- Be aware of the claims like a quick fix or scientific breakthrough, cure-all or no-risk money-back guarantee or claims that are too good to be true. Here the seller promises immediate, effortless and guaranteed results.
- Also, if the product claims to cure a wide range of un-related diseases such as arthritis, Heart disease, diabetes, Alzheimer’s, cancer, HIV/AIDS, be suspicious. Many of these severe diseases don’t even have a cure.
- Customer testimonials as well as doctors played by actors claiming amazing results. Also be especially careful on the internet, potentially harmful ingredients Steroid, prescription drugs, other unlisted chemicals. These are not even listed on the labels. Check if the promoters provide testimonials or details of patients who have been cured.
- Promotional materials filled with scientific-sounding terms such as “glucose metabolism” or “thermogenesis” is used to mislead the consumers.
- Cross verify the vitamins and minerals dose prescribed to you with actual Dietary reference intake. If the recommendations are in line with the DRIs, then the sources are reliable.
- Check if they are not self-proclaimed “health advisors”? See that the dietician is registered; insist on identification and professional credentials.
- Dramatic statements made by the reputed scientific organizations. Words such as miracle, secret, used in the advertising to appeal to one’s emotion. The product is promoted as “natural,” claiming it will help “detoxify,” “revitalize” and “purify” your body, etc.
- Using the approval of Government bodies as a part of the marketing plan of any product is illegal, so don’t fall for it if any advertisement claims to have that approval.
- Also check if it is registered with the Government body, as it is compulsory. You can ask for the proof of registration or product listing.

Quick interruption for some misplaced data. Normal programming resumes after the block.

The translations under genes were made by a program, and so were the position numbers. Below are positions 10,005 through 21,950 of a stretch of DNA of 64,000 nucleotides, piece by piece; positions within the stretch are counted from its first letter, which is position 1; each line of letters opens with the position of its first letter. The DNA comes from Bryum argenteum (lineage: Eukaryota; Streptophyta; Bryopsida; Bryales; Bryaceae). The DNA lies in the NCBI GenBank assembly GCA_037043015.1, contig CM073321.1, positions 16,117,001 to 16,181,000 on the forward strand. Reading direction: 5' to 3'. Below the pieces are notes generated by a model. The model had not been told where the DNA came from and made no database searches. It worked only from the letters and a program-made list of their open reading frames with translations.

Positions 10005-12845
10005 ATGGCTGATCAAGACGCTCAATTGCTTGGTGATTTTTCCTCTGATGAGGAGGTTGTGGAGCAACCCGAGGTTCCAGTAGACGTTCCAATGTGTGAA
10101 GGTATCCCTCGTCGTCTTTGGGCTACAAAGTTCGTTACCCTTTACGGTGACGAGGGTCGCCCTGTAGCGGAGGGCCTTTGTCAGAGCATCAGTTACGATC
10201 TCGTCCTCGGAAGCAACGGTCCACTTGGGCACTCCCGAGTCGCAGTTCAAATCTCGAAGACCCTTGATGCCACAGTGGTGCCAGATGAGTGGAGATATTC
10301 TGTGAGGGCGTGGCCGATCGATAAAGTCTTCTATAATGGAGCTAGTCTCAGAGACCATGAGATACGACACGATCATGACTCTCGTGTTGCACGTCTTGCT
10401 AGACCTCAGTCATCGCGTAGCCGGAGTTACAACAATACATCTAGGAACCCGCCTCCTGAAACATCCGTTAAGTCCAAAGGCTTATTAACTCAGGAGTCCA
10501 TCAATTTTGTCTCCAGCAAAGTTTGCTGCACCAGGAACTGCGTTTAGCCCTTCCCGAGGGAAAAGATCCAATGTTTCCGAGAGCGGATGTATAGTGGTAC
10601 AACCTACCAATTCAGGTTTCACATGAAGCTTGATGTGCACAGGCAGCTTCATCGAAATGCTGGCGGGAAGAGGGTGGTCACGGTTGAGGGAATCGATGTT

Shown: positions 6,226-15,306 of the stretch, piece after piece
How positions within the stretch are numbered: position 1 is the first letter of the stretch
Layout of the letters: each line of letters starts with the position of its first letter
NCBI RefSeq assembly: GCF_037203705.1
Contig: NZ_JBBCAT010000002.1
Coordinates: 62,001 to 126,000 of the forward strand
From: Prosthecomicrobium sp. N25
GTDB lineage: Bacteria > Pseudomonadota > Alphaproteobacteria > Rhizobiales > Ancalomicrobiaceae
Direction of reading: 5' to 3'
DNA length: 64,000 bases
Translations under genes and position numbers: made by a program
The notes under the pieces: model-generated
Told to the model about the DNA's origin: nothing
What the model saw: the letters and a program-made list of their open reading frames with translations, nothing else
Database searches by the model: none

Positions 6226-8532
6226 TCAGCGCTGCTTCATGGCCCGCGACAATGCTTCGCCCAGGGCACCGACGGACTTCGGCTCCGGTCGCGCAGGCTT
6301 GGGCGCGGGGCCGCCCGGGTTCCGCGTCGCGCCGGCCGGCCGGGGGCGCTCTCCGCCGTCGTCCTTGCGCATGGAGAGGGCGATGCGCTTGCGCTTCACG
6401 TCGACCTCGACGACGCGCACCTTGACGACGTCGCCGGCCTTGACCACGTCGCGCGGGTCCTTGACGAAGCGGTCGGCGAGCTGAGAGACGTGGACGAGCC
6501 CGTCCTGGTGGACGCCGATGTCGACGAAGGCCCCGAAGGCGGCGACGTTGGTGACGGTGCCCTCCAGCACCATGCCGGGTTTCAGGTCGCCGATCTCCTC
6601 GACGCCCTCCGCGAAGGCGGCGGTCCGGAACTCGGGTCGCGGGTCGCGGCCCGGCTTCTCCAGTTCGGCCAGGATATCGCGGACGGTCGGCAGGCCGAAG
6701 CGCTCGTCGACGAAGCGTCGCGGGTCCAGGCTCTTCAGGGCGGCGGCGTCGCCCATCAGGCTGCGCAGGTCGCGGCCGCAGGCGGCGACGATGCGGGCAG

- See if the producers are asking for an advance payment claiming to have minimal stock with them.
- Check the online presence of the company. Check if they have a good website. Cross verify that they are not using a well-known company name to trap you. Look for the earlier feedback given by the consumers. Do look for signs of fake news.
- Extreme claims about a product are a big no. For example, burning 5000 calories a day to promote the products for weight loss. Reduce your Blood pressure by 50-60 points, etc.
- Read the terms and conditions carefully, including the fine print, and make sure there are clearly stated steps for cancelling the subscriptions. Payments with credit cards provide much better fraud protection than debit cards. Don’t give out your personal information for an exchange of a free offer. Keep checking your credit card statements so you can know if you are being charged for anything you didn’t order. If that happens, report it to your respective bank.
- It is always safe and advised to consult a doctor before taking any dietary supplement. Also, in case you are facing any side effects after taking dietary supplements, contact your doctor immediately. Unless you’ve talked to your doctor about potential side effects and interactions with any legitimate medications, you’re taking don’t use any dietary supplements.